It was time. Moby, my 11-year-old whale’s tongue agave (Agave ovatifolia), valiantly hung on for months after flowering, eventually making bulbils at the top of the bloom stalk. I’d been anticipating the leaf collapse that has occurred with every other agave I’ve ever seen in bloom, and yet Moby continued to remain upright. Still, after that spree of reproductive energy, he was now looking distinctly unhealthy, with yellowing, rotting leaves on the sunny side, although on the shadier side he still looked fine.
I took these two pictures on Sunday as a final farewell, as I’d scheduled a landscaping crew to come remove him on Monday morning. And then one of our cars wouldn’t start (bad alternator), and we had to have it towed to the repair shop, and Moby got a last-minute stay of execution — or should I say euthanasia?
Yesterday, though, the ax finally fell.
These two hard-working guys came over after lunch and worked on the removal for several hours in 93-degree heat. They were surprised when I said I wanted to keep the stalk intact, which made cutting it down a bit trickier. First they cut out Moby’s upper leaves. Then they began sawing through the stalk.
That stalk is huge — and heavy! Worried it would fall onto our string lights or the bottle tree, my husband and I rustled up a rope so they could pull high on the stalk and sort of control the fall. One last cut with the saw, and the stalk fell with a tremendous thud onto the gravel path along the fence, crushing nothing except a few of Moby’s precious bulbils.
These guys were such good sports, posing for the crazy lady who kept taking pictures of the decimated agave and fussing over the bulbils. They placed the severed stalk in the lower garden, and I’m planning to harvest the bulbils tomorrow and see how many viable ones I’ve got.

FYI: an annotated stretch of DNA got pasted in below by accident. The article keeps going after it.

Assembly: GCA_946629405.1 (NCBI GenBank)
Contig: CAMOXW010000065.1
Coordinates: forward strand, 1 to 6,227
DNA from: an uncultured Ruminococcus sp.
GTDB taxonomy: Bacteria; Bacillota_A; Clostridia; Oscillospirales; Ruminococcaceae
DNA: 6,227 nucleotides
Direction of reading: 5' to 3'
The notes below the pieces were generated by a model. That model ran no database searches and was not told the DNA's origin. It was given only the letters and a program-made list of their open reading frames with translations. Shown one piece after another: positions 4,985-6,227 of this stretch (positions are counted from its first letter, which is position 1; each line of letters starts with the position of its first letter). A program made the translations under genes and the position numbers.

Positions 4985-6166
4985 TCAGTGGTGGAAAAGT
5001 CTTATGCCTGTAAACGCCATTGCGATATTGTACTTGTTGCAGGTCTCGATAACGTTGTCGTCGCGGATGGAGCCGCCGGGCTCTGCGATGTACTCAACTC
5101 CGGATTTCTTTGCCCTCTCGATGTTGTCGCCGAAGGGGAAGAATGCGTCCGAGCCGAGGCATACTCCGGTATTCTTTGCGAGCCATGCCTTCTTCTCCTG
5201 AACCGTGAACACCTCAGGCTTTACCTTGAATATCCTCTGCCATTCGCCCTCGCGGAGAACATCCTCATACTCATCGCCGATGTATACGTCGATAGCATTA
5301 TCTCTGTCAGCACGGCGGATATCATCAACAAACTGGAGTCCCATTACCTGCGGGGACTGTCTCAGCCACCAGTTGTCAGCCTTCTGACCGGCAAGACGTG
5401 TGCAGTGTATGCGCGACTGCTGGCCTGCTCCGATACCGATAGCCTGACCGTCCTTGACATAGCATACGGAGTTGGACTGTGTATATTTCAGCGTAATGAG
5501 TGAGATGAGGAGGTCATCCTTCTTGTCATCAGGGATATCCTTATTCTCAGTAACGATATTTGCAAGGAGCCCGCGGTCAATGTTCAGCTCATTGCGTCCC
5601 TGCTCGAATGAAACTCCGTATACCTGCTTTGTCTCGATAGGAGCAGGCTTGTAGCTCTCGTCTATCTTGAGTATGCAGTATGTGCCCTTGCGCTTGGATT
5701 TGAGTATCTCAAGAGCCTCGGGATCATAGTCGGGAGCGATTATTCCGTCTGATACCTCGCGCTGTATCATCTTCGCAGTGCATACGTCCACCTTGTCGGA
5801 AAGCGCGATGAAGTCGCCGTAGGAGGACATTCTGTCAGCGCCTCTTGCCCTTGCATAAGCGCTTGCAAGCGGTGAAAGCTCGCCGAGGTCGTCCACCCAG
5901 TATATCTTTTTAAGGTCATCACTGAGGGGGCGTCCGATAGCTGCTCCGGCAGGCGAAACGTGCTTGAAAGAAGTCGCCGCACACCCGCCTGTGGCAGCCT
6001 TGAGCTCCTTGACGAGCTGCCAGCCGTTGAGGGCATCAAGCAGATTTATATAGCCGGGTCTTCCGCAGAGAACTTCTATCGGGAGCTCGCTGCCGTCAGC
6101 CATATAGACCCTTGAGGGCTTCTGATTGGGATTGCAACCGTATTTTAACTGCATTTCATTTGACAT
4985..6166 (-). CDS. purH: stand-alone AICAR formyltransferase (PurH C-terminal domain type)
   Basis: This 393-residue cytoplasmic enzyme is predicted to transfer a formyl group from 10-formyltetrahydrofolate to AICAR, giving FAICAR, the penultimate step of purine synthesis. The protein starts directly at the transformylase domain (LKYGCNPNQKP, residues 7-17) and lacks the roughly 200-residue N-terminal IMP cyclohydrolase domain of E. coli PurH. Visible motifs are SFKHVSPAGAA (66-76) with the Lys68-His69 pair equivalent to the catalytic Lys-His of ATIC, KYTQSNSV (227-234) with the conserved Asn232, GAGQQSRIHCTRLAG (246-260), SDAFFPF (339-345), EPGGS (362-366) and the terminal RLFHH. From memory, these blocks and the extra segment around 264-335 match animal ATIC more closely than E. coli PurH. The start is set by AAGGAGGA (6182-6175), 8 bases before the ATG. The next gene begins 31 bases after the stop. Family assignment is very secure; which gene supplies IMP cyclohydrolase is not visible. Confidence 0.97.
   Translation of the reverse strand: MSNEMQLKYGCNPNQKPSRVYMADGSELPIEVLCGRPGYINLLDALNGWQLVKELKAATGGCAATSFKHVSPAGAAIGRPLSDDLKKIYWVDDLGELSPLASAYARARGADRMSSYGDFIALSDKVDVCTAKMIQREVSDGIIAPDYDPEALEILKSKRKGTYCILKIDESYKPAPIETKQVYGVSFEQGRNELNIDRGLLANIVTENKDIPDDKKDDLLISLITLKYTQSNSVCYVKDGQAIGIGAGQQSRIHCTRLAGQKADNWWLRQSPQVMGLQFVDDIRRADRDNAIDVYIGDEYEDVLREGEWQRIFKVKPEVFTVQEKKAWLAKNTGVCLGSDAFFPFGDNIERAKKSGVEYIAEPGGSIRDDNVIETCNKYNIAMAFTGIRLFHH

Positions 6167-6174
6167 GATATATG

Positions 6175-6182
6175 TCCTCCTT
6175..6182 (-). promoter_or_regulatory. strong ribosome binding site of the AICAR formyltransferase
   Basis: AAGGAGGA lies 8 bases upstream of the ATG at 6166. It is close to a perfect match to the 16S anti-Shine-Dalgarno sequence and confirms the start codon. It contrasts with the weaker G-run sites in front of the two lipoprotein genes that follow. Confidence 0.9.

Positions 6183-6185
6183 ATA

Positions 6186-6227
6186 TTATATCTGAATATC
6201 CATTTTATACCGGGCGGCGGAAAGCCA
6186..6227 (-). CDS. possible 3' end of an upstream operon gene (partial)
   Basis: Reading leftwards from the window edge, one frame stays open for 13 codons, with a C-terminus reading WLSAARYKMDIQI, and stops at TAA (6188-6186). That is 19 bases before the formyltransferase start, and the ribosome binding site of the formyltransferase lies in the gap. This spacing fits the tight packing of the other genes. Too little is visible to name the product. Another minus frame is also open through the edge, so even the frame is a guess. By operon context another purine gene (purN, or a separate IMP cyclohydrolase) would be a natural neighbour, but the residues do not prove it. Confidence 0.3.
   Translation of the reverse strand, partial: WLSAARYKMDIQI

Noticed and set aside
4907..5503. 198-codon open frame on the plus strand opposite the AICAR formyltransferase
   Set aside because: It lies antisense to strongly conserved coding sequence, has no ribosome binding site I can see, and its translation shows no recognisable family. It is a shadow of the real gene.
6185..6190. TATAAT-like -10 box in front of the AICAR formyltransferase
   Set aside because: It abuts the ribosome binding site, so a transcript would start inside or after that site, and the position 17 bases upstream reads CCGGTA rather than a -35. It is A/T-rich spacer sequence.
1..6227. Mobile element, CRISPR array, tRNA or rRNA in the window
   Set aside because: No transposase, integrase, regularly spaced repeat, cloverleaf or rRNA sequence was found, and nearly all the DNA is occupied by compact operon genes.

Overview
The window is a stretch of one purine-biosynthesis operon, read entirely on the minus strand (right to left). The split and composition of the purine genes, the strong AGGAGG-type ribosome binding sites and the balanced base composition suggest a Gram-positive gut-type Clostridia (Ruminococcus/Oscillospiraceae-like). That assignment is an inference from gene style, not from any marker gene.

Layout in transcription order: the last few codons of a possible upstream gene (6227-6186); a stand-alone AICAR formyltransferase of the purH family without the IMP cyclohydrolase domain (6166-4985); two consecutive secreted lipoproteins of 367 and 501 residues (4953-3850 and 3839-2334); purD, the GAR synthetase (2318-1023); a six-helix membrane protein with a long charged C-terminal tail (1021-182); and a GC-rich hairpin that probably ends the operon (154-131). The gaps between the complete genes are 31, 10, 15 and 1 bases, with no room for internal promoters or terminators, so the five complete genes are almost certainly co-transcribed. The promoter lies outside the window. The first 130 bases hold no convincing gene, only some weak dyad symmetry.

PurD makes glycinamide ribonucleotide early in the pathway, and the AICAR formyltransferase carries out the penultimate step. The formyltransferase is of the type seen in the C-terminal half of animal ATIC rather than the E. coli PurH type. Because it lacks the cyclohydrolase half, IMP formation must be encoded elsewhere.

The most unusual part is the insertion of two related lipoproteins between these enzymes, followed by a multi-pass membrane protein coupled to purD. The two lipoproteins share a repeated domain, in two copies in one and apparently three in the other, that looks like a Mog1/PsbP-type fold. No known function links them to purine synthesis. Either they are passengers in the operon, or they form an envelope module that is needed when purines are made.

Not quite as many as I’d hoped (much of what you see here is flower stems on bulbils that are blooming — how weird is that?), but enough to keep some and share with friends.
A cross-section of the massive bloom stalk. The base has a diameter of 5 or 6 inches.
The guys went back to work on the agave, using a machete to chop off the fibrous leaves.
They wore gloves, which was smart, but they forgot or didn’t know to wear long sleeves to keep the agave sap off their arms. Soon their forearms were red and blistering from the toxic sap, and I ran inside to get soap and wet towels so they could scrub it off. Thank goodness they didn’t get it on their faces. That has happened to me.
This is why Agave ovatifolia is called whale’s tongue. Just look at the size of those wide, cupped leaves.
At last Moby was “pineappled”…
…and they started digging and sawing underneath to sever Moby’s tenacious roots.
At this point several big cockroaches scurried into the open, like rats off a sinking sink, sensing, I guess, that their home under those spiny leaves was no longer safe. Gross.
After several tries, straining with effort, the guys were finally able to roll Moby out of the garden bed and up onto the patio. I bet that agave heart weighed 350 pounds, maybe even 400.
Somehow they got it up into the wheelbarrow and rolled it out to their trailer.
Goodbye, Moby! You will be missed. But hello Moby Jrs! Stay tuned to find out how many clones Moby made.
This is my September post for Foliage Follow-Up. Fellow bloggers, what leafy loveliness or changes are happening in your garden this month? Please join me in giving foliage its due on the day after Bloom Day. Leave a link to your post in a comment below. I’d appreciate it if you’ll also link to my post in your own — sharing link love! If you can’t post so soon after Bloom Day, no worries. Just leave your link when you get to it. I look forward to seeing your foliage faves.
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Digging Deeper: News and Upcoming Events
South Texans, come see me at the 2nd annual Planta Nativa festival in McAllen, Texas, on Saturday, October 22. I’ll be delivering the keynote talk, “Local Heroes: Designing with Native Plants for Water-Saving Gardens,” that evening. Tickets go on sale soon at Quinta Mazatlan. I hope to see you there!
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